An unnamed diplomatic source reports that he and others were sent to a labour camp for 're-education'. The Unification Ministry and the Blue House have declined to comment:

According to the original reporting, he was chosen as an interim to insulate the leads on negotiations:

According to Rodung Sinmun, 'two faced officials would face stern judgement of the revolution':

It could be a signal that anything discussed in previous meetings is now null and void:
Quoting myself, but he's alive ...... so far:
KCNA named Kim Yong Chol as the 10th person among a group of 12 “leading officials” who accompanied Kim Jong Un and his wife, Ri Sol Ju, to an amateur art performance by wives of officers in the North Korean Army on Sunday.

On Friday, South Korean newspaper Chosun Ilbo had said Kim Yong Chol, the leader’s righthand man and a counterpart of U.S. Secretary of State Mike Pompeo before the failed summit, had been sent to a labour and re-education camp, citing an unidentified North Korean source.

Asked on Sunday about the last U.S. contact with Kim Yong Chol and North Korea in general, Pompeo declined to answer, saying, “We conduct our negotiations in private.”

Asked about reports of a “shakeup” of Kim’s negotiating team in a May 5 interview with ABC News, Pompeo said it did appear that his future counterpart would be somebody else, adding “But we don’t know that for sure.”

He said, “Just as President Trump gets to decide who his negotiators will be, Chairman Kim will get to make his own decisions who he asks to have these discussions.”
 
Canada will be taking part in enforcing UN sanctions against North Korea over the next two years. The deployment will involve frigates, maritime patrol aircraft, and possibly submarines.
www.cbc.ca/news/politics/canada-un-north-korea-1.5159988?cmp=rss
The Canadian navy and air force will begin regular deployments to help enforce United Nations sanctions against North Korea, the Department of National Defence said Monday.

(...) The deployments — known as Operation Neon — will involve a rotation of frigates, maritime patrol aircraft and possibly submarines.
The first to go will be the HMCS Regina and the MV Asterix.
The department announced in a statement that HMCS Regina and the replenishment ship MV Asterix will be the first assets deployed.
Canada has been involved in sanctions enforcement against North Korea before, but this latest announcement came as part of a program involving greater defence cooperation between Canada and Japan.
Following their meeting on Monday, the two ministers also laid down more details on how Canada and Japan will co-operate more closely on defence matters.

Prime Minister Justin Trudeau and Japanese Prime Minister Shinzo Abe discussed better military co-operation at their meeting in Ottawa at the end of April.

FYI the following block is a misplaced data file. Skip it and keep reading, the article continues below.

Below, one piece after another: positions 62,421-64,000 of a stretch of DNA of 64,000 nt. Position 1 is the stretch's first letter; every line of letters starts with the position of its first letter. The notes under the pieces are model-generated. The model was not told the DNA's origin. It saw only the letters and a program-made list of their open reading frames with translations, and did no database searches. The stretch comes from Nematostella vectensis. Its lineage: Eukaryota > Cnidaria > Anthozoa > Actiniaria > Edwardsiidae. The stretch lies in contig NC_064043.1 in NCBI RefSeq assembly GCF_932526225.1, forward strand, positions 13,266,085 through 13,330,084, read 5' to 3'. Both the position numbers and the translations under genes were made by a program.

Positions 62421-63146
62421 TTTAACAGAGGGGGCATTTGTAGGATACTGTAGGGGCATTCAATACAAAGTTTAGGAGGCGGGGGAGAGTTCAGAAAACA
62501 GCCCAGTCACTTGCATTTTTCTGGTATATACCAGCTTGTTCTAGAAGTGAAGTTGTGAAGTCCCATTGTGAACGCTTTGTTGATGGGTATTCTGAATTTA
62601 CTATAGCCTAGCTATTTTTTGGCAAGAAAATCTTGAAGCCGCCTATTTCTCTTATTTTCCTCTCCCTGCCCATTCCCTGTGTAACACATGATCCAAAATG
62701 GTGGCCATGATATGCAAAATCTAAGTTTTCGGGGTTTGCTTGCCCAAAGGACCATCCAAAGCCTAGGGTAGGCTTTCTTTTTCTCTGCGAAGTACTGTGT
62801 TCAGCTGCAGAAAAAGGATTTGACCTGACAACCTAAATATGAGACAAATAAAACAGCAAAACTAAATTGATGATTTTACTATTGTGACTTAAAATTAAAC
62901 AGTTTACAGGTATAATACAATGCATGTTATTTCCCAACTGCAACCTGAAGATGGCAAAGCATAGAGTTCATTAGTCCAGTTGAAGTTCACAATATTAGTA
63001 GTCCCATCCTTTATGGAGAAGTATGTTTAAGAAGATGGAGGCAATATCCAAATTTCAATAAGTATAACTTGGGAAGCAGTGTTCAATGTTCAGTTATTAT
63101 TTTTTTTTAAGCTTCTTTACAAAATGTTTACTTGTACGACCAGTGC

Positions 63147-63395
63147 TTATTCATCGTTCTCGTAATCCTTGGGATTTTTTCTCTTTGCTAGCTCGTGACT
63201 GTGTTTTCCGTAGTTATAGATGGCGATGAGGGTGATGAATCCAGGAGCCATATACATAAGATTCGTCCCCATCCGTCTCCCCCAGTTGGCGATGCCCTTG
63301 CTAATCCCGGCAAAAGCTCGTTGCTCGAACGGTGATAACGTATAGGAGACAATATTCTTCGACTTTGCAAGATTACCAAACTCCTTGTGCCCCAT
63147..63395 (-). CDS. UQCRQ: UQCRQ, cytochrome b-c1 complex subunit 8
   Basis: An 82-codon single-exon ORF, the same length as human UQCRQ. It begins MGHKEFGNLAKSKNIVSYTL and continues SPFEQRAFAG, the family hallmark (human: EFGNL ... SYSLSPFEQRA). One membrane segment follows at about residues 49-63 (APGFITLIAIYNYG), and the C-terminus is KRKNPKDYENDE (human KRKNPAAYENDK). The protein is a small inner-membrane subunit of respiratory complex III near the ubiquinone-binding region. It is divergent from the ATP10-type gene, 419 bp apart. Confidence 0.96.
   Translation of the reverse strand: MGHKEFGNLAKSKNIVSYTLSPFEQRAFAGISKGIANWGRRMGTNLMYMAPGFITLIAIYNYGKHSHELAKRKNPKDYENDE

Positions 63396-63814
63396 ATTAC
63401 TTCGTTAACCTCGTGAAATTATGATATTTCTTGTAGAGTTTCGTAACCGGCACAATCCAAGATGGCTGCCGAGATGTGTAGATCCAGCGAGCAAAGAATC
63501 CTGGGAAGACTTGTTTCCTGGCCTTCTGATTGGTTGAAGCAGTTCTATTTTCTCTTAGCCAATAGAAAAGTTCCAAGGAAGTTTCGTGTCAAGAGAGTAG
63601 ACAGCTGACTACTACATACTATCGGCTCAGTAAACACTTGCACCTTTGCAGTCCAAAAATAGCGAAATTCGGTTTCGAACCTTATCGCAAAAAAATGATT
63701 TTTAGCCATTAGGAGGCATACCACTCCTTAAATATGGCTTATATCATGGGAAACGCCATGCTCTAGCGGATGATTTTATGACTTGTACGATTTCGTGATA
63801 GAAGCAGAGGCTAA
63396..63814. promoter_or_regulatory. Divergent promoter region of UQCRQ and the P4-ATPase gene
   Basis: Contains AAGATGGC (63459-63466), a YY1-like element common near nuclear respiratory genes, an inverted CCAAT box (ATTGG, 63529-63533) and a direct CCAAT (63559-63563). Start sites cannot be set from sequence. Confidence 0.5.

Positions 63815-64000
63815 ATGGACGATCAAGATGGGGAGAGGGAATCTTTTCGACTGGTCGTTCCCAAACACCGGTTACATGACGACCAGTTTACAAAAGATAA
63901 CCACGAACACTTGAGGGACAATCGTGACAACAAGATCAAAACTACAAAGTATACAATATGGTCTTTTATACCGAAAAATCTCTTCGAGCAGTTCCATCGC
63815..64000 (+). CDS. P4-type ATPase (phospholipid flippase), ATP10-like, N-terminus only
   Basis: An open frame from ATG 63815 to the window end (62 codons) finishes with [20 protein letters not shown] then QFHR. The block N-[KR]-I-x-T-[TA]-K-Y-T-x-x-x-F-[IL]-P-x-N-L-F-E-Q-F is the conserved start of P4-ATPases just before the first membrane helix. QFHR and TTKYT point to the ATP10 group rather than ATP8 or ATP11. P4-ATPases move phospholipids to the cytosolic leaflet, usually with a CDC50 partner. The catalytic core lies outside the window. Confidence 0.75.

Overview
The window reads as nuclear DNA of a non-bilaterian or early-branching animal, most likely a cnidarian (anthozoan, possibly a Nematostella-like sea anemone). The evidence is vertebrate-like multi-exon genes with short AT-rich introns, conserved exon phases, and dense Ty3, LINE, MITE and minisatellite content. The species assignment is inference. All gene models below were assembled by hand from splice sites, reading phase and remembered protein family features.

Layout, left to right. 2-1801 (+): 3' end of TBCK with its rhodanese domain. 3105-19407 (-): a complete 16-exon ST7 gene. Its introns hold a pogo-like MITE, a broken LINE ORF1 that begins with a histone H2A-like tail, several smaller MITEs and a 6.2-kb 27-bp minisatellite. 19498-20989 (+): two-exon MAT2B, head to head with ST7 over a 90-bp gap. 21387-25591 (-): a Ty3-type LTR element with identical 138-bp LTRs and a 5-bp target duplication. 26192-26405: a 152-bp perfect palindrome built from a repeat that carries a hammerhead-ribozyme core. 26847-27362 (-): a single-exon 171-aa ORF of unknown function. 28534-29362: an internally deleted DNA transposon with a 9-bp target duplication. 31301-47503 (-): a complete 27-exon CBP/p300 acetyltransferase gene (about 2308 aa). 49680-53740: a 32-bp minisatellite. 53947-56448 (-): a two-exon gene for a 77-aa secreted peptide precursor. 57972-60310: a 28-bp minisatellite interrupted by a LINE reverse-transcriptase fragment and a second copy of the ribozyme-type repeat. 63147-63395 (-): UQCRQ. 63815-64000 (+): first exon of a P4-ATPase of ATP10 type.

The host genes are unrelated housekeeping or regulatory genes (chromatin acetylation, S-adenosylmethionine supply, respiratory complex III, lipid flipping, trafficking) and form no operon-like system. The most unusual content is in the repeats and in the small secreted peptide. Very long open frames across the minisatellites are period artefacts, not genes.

The two countries will, among other things, work together to improve peacekeeping and engage in regular navy and air force exchanges.
Japan has been looking for new allies to help them maintain their position in east Asia, and Abe visited Ottawa in April to discuss this as well as other issues.
 
U.S., allies accuse North Korea of violating U.N. cap on fuel imports - Reuters
Last years suggestion that the DPRK was importing oil was stalled as the PRC and Russia 'wanted more information' on breaches of the sanctions. Now a further accusation is being put before the UNSC that 79 illegal deliveries of fuel took place this year, breaching a cap of 500,000 barrels imposed in December '17:
The U.S.-led complaint to the U.N. Security Council North Korea sanctions committee listed 79 illegal deliveries of fuel this year and concluded that the country - officially known as the Democratic People’s Republic of Korea (DPRK)- had breached an annual cap of 500,000 barrels imposed in December 2017.

“The restriction on the DPRK’s refined petroleum imports is critical to maintaining pressure on the DPRK, including those parties responsible for its WMD (weapons of mass destruction) programme, to achieve the final, fully verified denuclearisation of the DPRK,” read the report to the committee.
No names this time, but Russia has been named as breaching in the past and of course denied:
While the latest U.S. complaint that North Korea has breached the U.N. cap does not name who it believes is supplying refined petroleum for the transfers at sea, former U.S. Ambassador to the U.N. Nikki Haley accused Russia in September of “cheating” U.N. sanctions on North Korea.

Russia’s Ministry of Foreign Affairs rejected the U.S. accusations.

Reuters has also reported that Russian tankers had supplied fuel to North Korea by transferring cargoes at sea.
 
Kim Jong-un met with President Xi of China in North Korea where the two apparently discussed the nuclear situation.
www.cbc.ca/news/world/china-xi-north-korea-kim-meet-1.5182584?cmp=rss
North Korean leader Kim Jong-un, meeting in Pyongyang with Chinese President Xi Jinping, said Thursday that his country is waiting for a desired response in stalled nuclear talks with the United States.
Xi said the world expects the US and North Korea to continue talking.